Foreclosures are dogging the Washington area's housing market, with even homeowners not facing the prospect of losing their houses feeling the effects of the crisis.
With more than 27,000 properties seeing foreclosure filings in the first half of the year and about 30 percent of home sales coming from foreclosures in the first quarter, the Washington area's housing market is depressed -- dragging down sale prices and forcing homeowners to think twice about putting their house up for sale.
As foreclosures saturatethe housing market and buyers hunt for bargains, "the nonforeclosure sellers are going to have to decide not to sell or bring the prices down to be able to sell the property," said Daren Blomquist, a spokesman for RealtyTrac, the foreclosure-tracking company that released the six-month numbers Thursday.
Foreclosure fallout Local foreclosure statistics for the first half of 2010: "> Jurisdiction Foreclosure filings Rate Change from Jan.-June 2009 District 1,221 1/234 -31.25 Montgomery County 3,002 1/122 -5.33 Prince George's County 7,480 1/43 18.58 Alexandria 414 1/170 2.99 Arlington County 402 1/256 -12.04 Fairfax County 4,308 1/91 -17.49 Loudoun County 1,683 1/62 -13.51 Prince William County 3,107 1/44 -30.20 Virginia 30,063 1/110 5.98 Maryland 28,293 1/82 56.21 U.S. 1.65 million 1/78 8.26 Source: RealtyTrac
There's no question foreclosures are depressing the housing market, said Anirban Basu, chairman and CEO of Sage Policy Group, a Baltimore economic consulting firm.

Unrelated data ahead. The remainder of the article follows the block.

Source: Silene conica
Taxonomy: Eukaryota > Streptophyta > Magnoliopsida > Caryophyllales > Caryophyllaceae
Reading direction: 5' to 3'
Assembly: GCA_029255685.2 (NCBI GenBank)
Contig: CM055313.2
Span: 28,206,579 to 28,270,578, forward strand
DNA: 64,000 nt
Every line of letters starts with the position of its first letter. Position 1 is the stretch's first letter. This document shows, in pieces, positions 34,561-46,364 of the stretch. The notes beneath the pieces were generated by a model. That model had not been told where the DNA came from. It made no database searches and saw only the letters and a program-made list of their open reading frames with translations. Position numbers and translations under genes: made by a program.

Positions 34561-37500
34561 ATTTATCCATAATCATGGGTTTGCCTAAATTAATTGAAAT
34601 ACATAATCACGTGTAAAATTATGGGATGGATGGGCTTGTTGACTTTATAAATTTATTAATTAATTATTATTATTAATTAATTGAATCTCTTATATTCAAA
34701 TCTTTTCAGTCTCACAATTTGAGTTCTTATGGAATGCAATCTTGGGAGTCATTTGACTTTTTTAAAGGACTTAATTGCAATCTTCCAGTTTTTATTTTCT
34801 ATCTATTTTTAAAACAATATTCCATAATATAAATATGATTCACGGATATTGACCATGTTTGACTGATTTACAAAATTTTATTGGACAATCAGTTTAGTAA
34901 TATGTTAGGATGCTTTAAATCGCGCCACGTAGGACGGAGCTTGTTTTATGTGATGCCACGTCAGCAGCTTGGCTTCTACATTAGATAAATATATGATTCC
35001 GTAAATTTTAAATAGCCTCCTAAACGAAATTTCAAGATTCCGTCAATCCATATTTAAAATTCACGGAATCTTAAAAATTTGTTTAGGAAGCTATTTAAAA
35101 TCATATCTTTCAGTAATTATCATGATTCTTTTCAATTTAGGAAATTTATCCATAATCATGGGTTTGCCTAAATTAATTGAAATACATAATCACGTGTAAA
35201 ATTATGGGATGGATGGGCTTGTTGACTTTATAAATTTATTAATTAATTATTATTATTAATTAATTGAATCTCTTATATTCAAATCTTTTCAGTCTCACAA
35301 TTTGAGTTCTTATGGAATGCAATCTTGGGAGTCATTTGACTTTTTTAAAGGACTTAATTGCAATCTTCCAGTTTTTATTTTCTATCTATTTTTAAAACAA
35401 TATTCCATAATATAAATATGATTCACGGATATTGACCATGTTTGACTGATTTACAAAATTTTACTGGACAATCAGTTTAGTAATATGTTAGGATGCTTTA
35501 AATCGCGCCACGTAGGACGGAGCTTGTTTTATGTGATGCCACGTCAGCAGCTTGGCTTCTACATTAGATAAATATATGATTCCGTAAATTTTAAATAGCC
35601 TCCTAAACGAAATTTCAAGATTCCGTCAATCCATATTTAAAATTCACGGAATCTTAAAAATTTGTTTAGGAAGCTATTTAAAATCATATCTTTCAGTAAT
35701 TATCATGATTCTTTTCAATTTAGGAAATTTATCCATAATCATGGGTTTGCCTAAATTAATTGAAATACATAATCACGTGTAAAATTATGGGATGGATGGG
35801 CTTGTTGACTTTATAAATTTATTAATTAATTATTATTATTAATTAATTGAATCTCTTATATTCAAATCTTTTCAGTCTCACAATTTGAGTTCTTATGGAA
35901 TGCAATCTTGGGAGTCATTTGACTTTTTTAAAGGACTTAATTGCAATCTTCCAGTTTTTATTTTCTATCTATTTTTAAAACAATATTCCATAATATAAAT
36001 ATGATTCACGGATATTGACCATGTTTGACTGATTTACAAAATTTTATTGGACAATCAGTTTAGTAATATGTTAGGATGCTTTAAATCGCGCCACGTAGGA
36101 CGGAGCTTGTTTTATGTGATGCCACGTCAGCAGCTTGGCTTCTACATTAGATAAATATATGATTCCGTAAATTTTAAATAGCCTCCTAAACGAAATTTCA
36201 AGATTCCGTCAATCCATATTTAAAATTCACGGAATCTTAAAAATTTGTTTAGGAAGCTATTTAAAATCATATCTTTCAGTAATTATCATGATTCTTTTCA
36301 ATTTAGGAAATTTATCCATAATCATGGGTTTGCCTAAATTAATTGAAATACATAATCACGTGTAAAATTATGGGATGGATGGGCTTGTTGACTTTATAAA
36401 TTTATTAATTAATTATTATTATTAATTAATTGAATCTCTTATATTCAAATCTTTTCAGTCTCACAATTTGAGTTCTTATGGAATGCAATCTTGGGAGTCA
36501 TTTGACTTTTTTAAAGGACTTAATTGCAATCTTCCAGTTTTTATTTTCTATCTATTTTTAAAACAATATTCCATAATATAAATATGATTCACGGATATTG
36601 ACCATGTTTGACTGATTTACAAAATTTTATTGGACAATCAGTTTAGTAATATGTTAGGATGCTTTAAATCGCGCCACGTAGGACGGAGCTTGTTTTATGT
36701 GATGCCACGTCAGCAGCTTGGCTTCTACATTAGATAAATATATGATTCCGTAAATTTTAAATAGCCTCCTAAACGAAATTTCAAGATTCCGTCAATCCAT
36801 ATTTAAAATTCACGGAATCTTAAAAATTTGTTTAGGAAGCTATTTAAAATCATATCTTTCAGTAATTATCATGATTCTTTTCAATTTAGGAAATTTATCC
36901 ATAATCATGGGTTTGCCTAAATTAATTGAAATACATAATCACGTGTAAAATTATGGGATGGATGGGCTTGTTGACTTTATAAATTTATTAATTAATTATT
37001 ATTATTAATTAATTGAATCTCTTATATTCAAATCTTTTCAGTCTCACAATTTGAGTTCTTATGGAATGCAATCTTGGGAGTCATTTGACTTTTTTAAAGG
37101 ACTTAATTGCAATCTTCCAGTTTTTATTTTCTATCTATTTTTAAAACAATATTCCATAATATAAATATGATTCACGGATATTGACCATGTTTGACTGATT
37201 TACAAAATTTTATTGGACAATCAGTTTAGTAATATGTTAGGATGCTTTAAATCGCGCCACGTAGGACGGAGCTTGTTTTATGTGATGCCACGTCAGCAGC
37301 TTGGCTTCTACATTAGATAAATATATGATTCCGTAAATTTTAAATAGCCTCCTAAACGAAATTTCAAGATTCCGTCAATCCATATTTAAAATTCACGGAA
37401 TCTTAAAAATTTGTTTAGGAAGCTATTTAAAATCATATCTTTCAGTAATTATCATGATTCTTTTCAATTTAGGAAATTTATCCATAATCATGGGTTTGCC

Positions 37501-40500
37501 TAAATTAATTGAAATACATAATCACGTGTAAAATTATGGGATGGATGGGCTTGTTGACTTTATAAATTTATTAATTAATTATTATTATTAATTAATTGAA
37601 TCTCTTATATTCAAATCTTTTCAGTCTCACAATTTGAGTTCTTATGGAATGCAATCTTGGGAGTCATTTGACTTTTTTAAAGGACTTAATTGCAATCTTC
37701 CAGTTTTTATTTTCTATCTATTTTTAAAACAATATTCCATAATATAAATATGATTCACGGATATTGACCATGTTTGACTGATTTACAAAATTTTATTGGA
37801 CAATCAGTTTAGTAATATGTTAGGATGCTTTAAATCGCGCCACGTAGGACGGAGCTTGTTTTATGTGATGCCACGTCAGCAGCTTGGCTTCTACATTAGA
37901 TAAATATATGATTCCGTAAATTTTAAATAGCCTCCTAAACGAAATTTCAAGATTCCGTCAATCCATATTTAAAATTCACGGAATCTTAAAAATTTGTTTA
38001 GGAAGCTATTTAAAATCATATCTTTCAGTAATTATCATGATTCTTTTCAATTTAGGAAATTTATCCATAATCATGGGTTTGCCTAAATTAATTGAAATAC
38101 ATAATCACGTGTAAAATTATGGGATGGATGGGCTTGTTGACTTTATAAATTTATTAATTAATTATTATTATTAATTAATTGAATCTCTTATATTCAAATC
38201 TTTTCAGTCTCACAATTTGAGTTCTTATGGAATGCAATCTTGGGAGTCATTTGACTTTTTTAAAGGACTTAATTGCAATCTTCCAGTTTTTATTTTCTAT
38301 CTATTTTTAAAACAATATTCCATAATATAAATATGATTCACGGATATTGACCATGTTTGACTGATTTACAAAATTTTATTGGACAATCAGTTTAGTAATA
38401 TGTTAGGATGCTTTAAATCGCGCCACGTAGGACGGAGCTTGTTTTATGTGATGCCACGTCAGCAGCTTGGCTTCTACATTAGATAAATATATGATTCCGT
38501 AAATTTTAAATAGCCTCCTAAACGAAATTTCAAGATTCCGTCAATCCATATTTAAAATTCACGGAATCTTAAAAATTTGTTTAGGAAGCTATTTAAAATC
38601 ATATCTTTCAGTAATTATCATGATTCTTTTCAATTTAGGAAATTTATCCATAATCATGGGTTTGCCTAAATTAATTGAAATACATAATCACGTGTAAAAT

"From a D.C. perspective, foreclosures will remain uncomfortably high, particularly in certain jurisdictions," he said.
In Prince George's County, for example, more than one-third of home sales in the first quarter were foreclosures. While the number of sales jumped more than 60 percent in June, the median sales price dropped 17 percent to below $200,000, according to Metropolitan Regional Information Systems.
"There's simply no way when there's that magnitude of foreclosure[s] [that] the market can effectively heal," Basu said. "The impact of foreclosures is multidimensional, and includes reducing demand ... to purchase nonforeclosed properties, and also [reducing] the prices expected sellers can hope to charge."
In addition to foreclosures keeping prices low, the still-tight credit market is causing problems for buyers and sellers alike.
It's tough to find financially qualified buyers, and potential sellers are "forced to reduce the price of their home to find a buyer who can qualify for the price levels," said Ken Montville, a Re/Max real estate agent who sells in Prince George's and Montgomery counties.
"Joe Homeowner, the guy who's been responsible all his life ... he's got hardly any money left in [his house]," he said. "It's kind of a sad story."
Steven Halpert was trying to sell his home in Arlington, but gave up after about 15 months because the value of his home dropped below the total debt.
"It seemed ... to be the change in the market dynamic from giving a huge loan to anyone to giving stringent loan terms to everyone," he wrote.
Even record-low mortgage rates -- the rate for a 30-year, fixed-rate mortgage remained at an average 4.57 percent last week -- don't appear to be enough to induce a sustained recovery.
"It's really an anomaly, because we're at record-low interest rates," Montville said. "I'm not quite sure what the deal is."